The correspondence between the Confederate leaders and Sherman on this issue are wonderful for its brutal honesty. The brutality of the removal, he reminded Hood, is nothing more than the necessary consequence of the war, which was pushed on the U.S. by the rebels. For every wrong committed by Sherman, he could point out many other examples committed by both sides. Indeed, he believed there was nothing unique about his policy toward the citizens of Atlanta. Hood remains horrified, in part because he seems to truly see Sherman as an agent of a conquering government. “You came into our country with your army, avowedly for the purpose of subjugating free white men, women, and children, and not only intend to rule over them, but to make negroes your allies, and desire to place over us an inferior race.” (598) In contrast to these vile words, Sherman was cold and logically (and seemingly largely indifferent to the role of race and slavery as a cause of the war).
The logic of war (brutality) and the logic of the state were connected in Sherman’s mind. In response to the arguments about the legitimacy of successive, Sherman posited that the state is eternal and had an inescapable need to assert itself. “You cannot qualify terms in harsher terms than I will. War is cruelty, and you cannot refine it; and those who brought war into our country deserve all the curses and maledictions a people can pour out. . . The United States does and must assert its authority, wherever it once had power; for, if it relaxes one bit to pressure, it is gone, and I believe that such is the national feeling. . . . Once admit the Union, once more acknowledge the authority of the national Government, and, instead of devoting your houses and streets and roads to the dread uses of war.” (601)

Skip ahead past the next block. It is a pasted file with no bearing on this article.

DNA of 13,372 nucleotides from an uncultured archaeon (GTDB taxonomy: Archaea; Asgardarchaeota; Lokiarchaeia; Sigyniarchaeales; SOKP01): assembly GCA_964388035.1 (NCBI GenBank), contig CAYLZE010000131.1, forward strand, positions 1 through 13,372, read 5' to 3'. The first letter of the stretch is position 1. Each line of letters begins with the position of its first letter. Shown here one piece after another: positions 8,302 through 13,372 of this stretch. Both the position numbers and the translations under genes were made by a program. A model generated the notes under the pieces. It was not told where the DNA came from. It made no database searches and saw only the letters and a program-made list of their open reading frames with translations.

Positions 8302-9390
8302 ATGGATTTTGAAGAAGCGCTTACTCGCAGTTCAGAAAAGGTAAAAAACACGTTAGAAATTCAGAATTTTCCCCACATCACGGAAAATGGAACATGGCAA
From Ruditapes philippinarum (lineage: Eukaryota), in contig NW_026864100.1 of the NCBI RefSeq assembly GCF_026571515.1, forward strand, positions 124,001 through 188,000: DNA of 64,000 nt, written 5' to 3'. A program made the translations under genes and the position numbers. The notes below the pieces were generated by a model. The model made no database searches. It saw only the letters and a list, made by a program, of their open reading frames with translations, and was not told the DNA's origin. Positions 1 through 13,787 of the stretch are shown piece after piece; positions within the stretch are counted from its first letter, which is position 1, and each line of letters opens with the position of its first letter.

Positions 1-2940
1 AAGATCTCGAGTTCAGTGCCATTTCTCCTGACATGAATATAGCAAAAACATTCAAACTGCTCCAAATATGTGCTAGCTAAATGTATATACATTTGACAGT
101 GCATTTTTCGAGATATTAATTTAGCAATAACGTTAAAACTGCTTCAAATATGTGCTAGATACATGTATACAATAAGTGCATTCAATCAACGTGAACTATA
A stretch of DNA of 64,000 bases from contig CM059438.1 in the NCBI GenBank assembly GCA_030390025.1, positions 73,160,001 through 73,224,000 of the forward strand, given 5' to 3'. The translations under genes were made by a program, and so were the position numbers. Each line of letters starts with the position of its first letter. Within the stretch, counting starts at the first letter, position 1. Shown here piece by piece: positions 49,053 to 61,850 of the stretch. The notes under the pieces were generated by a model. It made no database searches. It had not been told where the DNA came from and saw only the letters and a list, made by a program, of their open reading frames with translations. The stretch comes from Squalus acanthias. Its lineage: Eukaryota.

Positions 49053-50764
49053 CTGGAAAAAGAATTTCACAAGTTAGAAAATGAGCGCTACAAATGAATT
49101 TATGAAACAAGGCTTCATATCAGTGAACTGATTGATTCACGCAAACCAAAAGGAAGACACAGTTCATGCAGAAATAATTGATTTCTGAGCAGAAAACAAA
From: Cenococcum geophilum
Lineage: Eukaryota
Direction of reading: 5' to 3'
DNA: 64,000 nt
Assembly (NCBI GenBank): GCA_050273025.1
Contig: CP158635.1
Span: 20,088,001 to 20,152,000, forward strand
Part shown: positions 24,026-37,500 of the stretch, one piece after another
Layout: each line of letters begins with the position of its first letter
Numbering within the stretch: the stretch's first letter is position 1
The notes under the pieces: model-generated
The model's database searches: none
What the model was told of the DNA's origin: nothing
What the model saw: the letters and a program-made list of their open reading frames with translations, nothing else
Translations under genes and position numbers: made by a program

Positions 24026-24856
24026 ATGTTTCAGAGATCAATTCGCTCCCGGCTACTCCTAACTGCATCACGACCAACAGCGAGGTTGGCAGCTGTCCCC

The March to the Sea is simply an extension of Sherman’s logic. In his orders to his troops, he stated that the purpose was “to strike a blow at our enemy that will have a material effect in producing what we all so much desire, his complete overthrow.” (651) During the execution of the March to the Sea, Sherman was proud of how disciplined (how state-like, if you will) the destruction was. The pillaging, foraging, burning, and destruction was all completed with the maintenance of military order. From time to time, soldiers had to be innovative in their approaches and while “irregular” they were never performed without discipline. This is one of the frightful elements of total war.
Sherman is completely correct, in the same way that Mao was, that political power is an extension of the ability to maximize military power and supplant all other competing centers of power. Sherman does not waste time justifying his actions with a “cause.” The war he helped win did lead to a second American Revolution, the rewriting of the Constitution, and the end of the most vile institution in American history. Sherman speaks little on this, outside of generally calling the United States a “great” country. Patriotism and a national story is for the people on the bottom. For those who wield power, the weapon is its own justification. Had Sherman learned this while a farmer or worker, he may have become an anarchist. But he was a soldier.